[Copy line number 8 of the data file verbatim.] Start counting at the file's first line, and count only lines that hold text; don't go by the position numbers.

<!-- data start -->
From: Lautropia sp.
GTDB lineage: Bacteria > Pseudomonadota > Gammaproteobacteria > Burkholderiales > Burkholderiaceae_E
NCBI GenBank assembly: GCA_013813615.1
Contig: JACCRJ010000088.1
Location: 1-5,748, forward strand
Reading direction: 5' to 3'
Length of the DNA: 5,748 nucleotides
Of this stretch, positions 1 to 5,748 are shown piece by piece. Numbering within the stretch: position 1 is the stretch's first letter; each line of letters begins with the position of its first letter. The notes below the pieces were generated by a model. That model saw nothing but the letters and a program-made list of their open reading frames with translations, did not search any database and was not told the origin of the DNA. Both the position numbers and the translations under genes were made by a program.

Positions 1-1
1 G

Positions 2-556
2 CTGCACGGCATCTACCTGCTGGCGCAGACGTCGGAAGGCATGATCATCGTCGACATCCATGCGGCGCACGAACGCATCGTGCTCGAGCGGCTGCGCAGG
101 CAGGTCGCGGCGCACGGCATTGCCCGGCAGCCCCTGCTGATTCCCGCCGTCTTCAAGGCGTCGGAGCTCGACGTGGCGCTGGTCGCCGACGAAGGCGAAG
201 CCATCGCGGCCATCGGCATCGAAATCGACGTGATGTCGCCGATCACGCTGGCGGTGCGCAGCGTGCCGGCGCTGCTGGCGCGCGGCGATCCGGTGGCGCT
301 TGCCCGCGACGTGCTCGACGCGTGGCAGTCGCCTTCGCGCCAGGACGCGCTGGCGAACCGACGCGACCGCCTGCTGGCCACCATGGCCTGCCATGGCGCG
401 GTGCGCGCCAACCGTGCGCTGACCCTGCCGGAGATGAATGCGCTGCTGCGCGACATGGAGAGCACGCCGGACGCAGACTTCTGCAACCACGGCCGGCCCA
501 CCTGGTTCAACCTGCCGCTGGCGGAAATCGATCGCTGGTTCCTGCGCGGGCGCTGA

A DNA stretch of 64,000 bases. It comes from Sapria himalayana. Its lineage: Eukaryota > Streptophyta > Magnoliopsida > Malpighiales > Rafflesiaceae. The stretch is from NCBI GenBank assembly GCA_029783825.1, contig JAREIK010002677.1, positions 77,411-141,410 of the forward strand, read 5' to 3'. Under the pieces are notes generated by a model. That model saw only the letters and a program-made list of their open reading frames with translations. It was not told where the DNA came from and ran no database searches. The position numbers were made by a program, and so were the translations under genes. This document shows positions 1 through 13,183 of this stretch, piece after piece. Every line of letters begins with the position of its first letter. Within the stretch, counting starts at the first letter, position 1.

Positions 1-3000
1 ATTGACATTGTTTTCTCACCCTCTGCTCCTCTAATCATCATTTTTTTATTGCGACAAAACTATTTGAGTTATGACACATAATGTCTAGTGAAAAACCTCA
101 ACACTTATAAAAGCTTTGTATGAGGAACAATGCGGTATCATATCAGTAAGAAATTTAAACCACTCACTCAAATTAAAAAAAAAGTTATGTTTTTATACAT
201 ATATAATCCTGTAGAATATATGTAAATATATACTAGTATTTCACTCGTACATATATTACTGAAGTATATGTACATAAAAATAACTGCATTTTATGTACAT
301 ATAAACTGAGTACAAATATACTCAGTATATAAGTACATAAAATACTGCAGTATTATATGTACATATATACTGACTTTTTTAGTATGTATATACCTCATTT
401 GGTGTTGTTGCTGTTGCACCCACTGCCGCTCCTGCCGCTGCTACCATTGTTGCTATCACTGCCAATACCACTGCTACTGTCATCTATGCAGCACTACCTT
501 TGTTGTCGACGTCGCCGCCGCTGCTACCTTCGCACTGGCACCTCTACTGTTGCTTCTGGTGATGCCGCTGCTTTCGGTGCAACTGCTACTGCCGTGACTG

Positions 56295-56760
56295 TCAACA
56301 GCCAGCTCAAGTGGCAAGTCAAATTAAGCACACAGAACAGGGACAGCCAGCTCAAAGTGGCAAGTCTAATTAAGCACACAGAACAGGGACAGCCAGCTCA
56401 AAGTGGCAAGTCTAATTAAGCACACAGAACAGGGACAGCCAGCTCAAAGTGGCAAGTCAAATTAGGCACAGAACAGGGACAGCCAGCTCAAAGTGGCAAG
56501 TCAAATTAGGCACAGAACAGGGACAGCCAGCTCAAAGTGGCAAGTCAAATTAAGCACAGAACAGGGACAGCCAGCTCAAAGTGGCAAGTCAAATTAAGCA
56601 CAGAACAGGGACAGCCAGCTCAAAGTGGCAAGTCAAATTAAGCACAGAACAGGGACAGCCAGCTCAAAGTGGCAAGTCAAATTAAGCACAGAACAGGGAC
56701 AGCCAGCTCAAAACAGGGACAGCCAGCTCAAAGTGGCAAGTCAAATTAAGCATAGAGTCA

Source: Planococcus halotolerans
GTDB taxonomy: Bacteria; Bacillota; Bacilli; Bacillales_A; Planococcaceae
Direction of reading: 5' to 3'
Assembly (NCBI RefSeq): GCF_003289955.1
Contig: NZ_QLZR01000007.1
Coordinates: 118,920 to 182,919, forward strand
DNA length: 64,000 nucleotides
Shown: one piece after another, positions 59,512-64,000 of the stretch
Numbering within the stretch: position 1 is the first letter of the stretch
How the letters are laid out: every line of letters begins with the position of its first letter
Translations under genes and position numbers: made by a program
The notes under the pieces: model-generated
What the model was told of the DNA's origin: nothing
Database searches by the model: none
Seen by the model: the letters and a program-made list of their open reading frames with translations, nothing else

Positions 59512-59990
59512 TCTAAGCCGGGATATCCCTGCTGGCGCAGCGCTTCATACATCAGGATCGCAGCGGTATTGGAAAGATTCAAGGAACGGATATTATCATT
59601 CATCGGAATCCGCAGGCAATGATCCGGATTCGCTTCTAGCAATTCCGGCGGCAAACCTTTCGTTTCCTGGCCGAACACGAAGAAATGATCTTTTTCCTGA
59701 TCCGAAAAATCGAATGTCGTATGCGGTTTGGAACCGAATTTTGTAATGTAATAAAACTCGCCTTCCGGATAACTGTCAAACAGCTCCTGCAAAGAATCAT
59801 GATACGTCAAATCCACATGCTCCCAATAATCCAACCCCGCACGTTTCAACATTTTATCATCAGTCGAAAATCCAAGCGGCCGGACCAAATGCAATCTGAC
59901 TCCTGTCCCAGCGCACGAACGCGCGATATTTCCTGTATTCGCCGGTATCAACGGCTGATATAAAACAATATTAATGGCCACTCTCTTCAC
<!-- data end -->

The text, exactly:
Of this stretch, positions 1 to 5,748 are shown piece by piece. Numbering within the stretch: position 1 is the stretch's first letter; each line of letters begins with the position of its first letter. The notes below the pieces were generated by a model. That model saw nothing but the letters and a program-made list of their open reading frames with translations, did not search any database and was not told the origin of the DNA. Both the position numbers and the translations under genes were made by a program.